The U.S. trade gap widened in January with a steep drop in exports, a reflection of a strong dollar and a weakened global economy.
Entering 2016, the U.S. trade deficit grew to $45.7 billion with a gap increase of $1 billion from December. Exports slumped significantly by $3.8 billion to $176.5 billion in January. Imports fell $2.8 billion to a low of $222.1 billion and the import of consumer goods, which saw a peak of $51.7 billion in October, fell in January by $0.8 billion to $47.9 billion.
A strong dollar means that American goods and services are more costly to other countries, so a decrease in U.S. exports in January makes sense, but a strong dollar should also mean an increase of imports given the strength of the dollar. However U.S. imports of goods and services reached an all-time low that hasn’t occurred since March 2013 when it dipped to 221.3 billion.
The U.S. international trade deficit dropped in January from a combination of low imports and sluggish exports because of a strong dollar and the unattractiveness of U.S. imports to other countries.
The trade deficit in January with major trade partners China and Mexico increased by $1.4 billion and $0.8 billion, respectively. China is in the midst of an economic slowdown as its currency keeps losing value. The country devalued its currency in January to a rate of 6.56 yuan to the dollar.
A decline in U.S. exports is expected to continue.
“We expect this drag to last for the course of this year and likely into next year based on the lag effects of exchange rate and depreciation,” said Brittany Baumann, an economist at Credit Agricole. As the American dollar grows stronger, other currencies have depreciated or reduced in value, contributing to a slowing demand of U.S. imports.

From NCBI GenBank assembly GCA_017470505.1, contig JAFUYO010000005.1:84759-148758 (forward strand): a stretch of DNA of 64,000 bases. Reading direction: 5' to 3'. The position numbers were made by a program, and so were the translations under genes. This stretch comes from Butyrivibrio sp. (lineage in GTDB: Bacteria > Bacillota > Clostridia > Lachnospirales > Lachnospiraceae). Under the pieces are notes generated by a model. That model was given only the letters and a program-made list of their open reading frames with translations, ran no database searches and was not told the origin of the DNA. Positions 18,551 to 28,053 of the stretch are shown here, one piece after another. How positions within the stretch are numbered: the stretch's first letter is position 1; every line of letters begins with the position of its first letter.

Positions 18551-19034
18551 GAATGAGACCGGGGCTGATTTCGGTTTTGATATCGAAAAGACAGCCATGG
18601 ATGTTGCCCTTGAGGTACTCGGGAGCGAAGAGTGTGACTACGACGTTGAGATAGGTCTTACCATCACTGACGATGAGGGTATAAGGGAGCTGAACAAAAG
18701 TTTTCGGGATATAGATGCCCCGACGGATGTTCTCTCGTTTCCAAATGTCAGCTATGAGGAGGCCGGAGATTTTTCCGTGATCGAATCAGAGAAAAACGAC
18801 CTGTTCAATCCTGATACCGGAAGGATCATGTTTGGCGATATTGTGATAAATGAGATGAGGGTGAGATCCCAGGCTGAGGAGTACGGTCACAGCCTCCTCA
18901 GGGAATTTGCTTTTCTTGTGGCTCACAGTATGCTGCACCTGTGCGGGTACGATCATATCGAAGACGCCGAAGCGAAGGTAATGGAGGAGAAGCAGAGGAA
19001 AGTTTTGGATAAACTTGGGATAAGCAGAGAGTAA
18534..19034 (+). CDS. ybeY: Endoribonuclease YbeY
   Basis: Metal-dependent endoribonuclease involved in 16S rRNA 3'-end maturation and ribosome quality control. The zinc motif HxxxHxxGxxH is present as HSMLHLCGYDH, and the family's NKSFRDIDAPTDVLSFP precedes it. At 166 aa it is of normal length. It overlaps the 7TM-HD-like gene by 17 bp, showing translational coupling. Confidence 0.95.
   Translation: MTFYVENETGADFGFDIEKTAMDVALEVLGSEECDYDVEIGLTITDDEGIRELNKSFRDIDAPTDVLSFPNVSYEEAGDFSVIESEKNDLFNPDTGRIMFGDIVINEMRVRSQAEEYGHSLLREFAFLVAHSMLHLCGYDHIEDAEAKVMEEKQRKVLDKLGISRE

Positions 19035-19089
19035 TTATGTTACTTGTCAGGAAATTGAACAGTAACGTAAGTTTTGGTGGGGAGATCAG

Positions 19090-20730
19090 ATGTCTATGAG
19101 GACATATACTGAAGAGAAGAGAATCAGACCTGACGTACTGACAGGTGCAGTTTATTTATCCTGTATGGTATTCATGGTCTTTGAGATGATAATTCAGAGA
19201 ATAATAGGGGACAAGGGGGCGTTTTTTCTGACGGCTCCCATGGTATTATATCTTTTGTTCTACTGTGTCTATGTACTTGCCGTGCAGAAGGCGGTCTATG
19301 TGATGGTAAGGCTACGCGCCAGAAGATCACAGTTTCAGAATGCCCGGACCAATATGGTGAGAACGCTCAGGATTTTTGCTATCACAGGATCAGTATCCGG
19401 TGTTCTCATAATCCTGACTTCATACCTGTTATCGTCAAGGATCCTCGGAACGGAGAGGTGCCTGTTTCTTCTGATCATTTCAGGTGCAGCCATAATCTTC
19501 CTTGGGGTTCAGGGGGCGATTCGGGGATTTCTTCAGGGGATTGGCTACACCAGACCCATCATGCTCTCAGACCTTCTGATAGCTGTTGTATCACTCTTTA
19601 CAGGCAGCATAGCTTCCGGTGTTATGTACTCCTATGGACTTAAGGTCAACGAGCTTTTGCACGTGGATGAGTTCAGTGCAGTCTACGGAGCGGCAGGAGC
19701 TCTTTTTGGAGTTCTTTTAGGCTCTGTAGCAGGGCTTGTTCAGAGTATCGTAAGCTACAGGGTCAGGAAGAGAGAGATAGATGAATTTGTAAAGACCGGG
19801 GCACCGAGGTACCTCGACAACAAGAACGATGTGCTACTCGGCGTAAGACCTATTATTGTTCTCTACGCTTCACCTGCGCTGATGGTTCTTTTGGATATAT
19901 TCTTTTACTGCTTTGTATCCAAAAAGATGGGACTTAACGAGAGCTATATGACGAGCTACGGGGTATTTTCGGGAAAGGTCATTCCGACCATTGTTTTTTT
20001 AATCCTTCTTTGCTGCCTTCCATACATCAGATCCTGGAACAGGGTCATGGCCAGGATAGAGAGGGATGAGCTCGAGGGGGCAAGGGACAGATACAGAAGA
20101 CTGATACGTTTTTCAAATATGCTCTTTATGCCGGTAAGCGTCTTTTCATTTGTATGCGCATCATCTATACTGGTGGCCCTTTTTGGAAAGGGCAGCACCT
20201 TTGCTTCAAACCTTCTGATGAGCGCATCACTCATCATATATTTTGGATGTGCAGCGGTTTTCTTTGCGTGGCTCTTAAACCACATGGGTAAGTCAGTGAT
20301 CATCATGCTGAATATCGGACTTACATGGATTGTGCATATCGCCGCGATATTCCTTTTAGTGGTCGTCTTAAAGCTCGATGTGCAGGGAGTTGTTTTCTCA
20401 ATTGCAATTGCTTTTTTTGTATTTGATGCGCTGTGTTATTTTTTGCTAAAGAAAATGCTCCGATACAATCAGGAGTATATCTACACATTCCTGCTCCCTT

Among more than 100 economists, Baumann most closely predicted the January trade deficit at $45.3 billion.
Today’s U.S. Census report on international trade showed a reduction in imports of consumer goods in January. A strong dollar and strong economy should lead to higher imports so the decline is surprising.
“It could be more reflective of slower global growth elsewhere and that foreign economies are exporting less,” Baumann said.
Last year, the import of consumer goods, which has been falling since October, had an all-time peak at $54.1 billion in March and a low of $45.2 billion in February.
Gregory Daco, head of U.S. Macroeconomics at Oxford Economics Limited, predicted a more optimistic trade deficit of $44 billion, which was in line with most economists’ expectations for January.
Daco is unconcerned by a lack of growth in the U.S. import of consumer goods.
“Businesses in consumer sectors are going to be very watchful of not over-importing,” Daco said.
He expects a moderate upward trend of imports of consumer goods because of a healthy domestic demand for goods at low prices.
“The U.S. dollar will continue to rise reflective of the U.S. economy outpacing its peers and likely tightening later this year when most central banks are loosening monetary conditions,” Daco said.
As the dollar grows stronger, exports from the U.S. will remain uncompetitive in the global market. Baumann predicts that the value of the dollar will peak by the end of the year.